Maybe it’s because I just spoke to our German partners and their clients a few weeks ago on the state of the markets. Or maybe it’s the holiday season. But for whatever reason, I couldn’t get the Christmas song “O Tannebaum” out of my head this week.
If I were you, though, I’d be thinking about another possible holiday surprise — the “taper bomb.” Because in just five days, the Fed could drop one right on your lap.
Look, I’ve been saying for a while now that the Treasury market has been trying to tell us something. Bond prices have been plunging for several months, while 30-year Treasury yields just briefly tagged a 28-month high. This has been happening despite aggressive bond buying by the Federal Reserve.
|You can expect the Fed to kill its QE program within the next few months.|
That bond market sell-off is leaving fixed-income investors (at least, those who didn’t heed my advice to get out of the way) with the worst annual losses on bonds since 1999.
It also proves beyond the shadow of a doubt that the bond market is more powerful than the Fed. If investors want out of bonds — due to fears of inflation, stronger growth, huge debts and deficits, massive foreign and domestic fund outflows, and so on — their selling will ultimately overwhelm any QE program the Fed can cook up.
Now, against that backdrop, the Fed is about to hold its last policy meeting of 2013. On Dec. 17 and 18, policymakers will gather around a conference table in Washington and decide whether to continue their $85 billion-per-month QE program.
My prediction? They drop a taper bomb and start dialing down those purchases, probably by at least $10 billion.
First, I’ve said for many months now that QE: 1. wasn’t accomplishing much, and 2. wasn’t even needed any more because the economy was healing on its own. Virtually every piece of data that has come out since then confirms my forecast is on track.
The most important recent report was the official November jobs numbers. It showed the economy creating 203,000 last month, well above consensus estimates in the high 100,000s.
More importantly, the unemployment rate dropped to 7 percent from 7.3 percent. That was far below the 7.2 percent that was expected and the lowest since November 2008. Average hourly earnings also rose 0.2 percent, while average weekly hours worked ticked up to 34.5. Finally, the diffusion index, which measures how many companies are adding workers versus cutting them, rose to 63.5 from 61.1.
And yesterday, we learned that retail sales surged 0.7 percent in November. That was faster than expected, an increase from the upwardly revised reading of 0.6 percent in October, and the biggest gain in five months. Strong retail sales should alleviate some of the concern that was out there about the buildup in inventories during the third quarter.
Second, the separate “JOLTS” report (which incoming Fed Chairman Janet Yellen closely follows) that the Labor Department puts out every month showed job openings hit the highest since May 2008 in October, at 3.925 million.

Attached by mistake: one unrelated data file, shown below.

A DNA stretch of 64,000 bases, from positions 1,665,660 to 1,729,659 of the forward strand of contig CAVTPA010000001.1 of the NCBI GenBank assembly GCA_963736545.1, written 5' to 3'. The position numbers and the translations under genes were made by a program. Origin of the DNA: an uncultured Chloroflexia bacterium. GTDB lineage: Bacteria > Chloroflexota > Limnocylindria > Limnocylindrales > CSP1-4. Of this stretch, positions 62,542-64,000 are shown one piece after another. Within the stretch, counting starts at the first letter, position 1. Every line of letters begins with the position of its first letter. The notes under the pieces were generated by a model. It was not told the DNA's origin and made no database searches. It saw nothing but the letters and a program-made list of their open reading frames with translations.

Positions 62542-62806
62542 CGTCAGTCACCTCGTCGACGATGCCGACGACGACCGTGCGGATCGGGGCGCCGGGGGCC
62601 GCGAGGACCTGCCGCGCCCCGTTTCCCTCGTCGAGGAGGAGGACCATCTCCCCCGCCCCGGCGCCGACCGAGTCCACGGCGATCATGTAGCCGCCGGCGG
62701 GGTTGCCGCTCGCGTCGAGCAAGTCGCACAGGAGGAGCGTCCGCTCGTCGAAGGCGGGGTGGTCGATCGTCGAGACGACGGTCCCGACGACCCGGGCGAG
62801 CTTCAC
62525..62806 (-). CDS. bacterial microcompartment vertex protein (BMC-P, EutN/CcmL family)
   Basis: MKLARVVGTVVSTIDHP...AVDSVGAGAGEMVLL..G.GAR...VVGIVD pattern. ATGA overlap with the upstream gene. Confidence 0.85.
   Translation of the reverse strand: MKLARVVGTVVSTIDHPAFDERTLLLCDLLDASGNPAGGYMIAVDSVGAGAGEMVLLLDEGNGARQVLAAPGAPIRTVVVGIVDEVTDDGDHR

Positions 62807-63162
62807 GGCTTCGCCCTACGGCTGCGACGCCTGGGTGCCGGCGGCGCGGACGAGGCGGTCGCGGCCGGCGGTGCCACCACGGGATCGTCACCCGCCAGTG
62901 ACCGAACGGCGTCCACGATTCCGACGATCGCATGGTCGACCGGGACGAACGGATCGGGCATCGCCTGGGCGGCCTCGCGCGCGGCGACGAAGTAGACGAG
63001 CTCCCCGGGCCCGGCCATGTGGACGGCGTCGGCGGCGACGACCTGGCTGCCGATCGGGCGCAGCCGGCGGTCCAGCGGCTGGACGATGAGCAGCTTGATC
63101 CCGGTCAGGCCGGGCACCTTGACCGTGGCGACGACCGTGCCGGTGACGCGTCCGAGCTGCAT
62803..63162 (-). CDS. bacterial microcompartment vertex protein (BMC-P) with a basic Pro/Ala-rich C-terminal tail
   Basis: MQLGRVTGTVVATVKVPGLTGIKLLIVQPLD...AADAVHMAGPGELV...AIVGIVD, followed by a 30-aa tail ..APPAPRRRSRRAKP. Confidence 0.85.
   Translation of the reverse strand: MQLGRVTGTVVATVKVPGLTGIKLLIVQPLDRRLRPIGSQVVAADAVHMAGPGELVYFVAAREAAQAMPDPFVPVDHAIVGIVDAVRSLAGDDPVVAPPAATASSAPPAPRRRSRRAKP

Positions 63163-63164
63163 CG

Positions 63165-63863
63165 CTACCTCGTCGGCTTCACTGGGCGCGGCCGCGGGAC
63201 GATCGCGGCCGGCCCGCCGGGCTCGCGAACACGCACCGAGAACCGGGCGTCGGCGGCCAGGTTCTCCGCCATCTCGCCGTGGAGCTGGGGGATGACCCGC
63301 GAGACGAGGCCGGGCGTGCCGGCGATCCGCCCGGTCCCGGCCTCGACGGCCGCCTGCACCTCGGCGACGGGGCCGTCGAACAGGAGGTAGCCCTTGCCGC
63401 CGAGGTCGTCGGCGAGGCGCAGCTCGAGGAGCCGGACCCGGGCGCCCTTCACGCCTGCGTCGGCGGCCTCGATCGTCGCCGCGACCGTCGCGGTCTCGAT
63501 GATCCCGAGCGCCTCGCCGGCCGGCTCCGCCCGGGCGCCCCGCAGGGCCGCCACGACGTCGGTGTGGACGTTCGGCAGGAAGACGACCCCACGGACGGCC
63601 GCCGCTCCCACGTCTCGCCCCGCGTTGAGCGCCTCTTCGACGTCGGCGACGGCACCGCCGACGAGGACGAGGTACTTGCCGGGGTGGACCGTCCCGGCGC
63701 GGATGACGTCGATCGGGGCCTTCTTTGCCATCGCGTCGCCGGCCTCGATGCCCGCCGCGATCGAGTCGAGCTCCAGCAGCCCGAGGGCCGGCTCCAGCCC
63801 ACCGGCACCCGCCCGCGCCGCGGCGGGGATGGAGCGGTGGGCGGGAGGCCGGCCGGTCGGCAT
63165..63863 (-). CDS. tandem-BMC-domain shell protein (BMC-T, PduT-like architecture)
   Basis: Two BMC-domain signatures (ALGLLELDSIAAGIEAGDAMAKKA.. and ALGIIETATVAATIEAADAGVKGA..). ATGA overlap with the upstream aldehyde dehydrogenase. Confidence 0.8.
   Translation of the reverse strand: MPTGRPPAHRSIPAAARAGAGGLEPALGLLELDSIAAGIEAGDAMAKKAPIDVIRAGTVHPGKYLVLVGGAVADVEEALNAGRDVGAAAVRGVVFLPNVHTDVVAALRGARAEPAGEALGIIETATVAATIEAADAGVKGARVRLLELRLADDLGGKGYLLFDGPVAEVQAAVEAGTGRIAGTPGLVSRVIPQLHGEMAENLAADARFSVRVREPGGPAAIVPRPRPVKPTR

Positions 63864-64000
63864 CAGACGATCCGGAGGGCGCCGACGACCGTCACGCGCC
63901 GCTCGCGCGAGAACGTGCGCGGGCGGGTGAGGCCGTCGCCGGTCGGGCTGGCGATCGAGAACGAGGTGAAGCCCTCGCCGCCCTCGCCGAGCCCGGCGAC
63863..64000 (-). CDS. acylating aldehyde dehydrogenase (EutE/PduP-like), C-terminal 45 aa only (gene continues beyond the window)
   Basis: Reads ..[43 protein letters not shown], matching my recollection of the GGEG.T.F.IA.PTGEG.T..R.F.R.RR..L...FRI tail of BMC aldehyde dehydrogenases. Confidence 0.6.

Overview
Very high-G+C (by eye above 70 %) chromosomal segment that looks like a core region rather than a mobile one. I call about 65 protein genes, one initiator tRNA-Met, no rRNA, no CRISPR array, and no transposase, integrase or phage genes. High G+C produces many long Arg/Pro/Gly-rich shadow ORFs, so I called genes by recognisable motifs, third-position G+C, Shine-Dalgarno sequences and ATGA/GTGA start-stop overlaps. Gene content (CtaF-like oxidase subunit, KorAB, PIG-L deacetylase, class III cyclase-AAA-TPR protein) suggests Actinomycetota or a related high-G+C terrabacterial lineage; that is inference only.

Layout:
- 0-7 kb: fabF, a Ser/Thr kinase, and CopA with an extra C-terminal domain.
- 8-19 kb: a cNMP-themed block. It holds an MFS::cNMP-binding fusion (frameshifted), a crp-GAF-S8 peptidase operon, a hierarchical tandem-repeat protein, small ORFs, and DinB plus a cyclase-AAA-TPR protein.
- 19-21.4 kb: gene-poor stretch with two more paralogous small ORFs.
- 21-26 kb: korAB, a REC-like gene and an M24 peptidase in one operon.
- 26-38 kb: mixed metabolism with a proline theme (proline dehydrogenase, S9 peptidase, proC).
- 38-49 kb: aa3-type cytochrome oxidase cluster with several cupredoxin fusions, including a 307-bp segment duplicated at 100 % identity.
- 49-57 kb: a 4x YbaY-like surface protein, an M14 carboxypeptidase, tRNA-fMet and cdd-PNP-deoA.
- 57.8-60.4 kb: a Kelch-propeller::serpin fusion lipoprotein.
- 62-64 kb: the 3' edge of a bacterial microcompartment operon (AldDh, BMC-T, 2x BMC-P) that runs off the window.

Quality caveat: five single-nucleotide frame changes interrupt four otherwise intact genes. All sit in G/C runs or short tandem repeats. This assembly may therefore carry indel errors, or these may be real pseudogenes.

Weekly jobless claims also just plunged back below the 300,000 mark, putting filings for unemployment assistance back near their lowest levels since 2006-2007. That provides even more evidence of a firmer tone to the labor market.
Third, in response to all the stronger data we’ve seen lately, noted centrist James Bullard of the St. Louis Fed strongly hinted at an imminent taper in a speech this week. He joined more hawkish members, like Dallas Fed President Richard Fisher, who just warned that “we at the Fed should begin tapering back our bond purchases at the earliest opportunity.”
Finally, the Fed’s last major excuse — fears of another fiscal foul up in Congress — is being taken away. Congressional leaders worked out a federal budget deal this week behind closed doors. So there will be no threat of a government shutdown.
I suppose there’s a small outside chance the Fed punts to its late-January meeting. But I sure don’t want to bet on that outcome.
Instead, I expect to see many more hawkish shifts at the Fed over the course of the coming few months.
I expect the Fed will not only start tapering QE earlier than Wall Street currently believes (a forecast I laid out several weeks ago), but also completely kill the program sooner than that.
And if I had to pick one big potential shocker in 2014, it’s this: I expect the Fed will actually raise interest rates for the first time next year.
So if you’re sick of losing money on bonds, I have news for you: You ain’t seen nothin’ yet! I believe the Fed’s great rate experiment has run its course, and that we are now swept up in one of the biggest bull markets in history — a bull market in interest rates.
That means you have to get out of the way of the coming taper bomb before it nukes your portfolio. You simply can’t own longer-term bonds of any kind — Treasuries, munis, junk bonds, emerging market bonds, you name it. You also have to continue to avoid interest-sensitive stocks like real estate investment trusts (REITs), home builders, certain financials and more.
I don’t recommend you go and sell all your stocks, though. Those with leverage to an economic expansion, and those that can actually benefit from rising rates, look like solid plays to me.
In fact, I’ve identified key sectors that are in their own “private” bull markets, and helped guide my Safe Money subscribers to some of the strongest names in those sectors. I’m happy to report that several of them have done, and should continue to do, very well. And if you’d like more specifics, all you have to do is click here — ideally before the Fed’s meeting wraps up next week!
Until next time,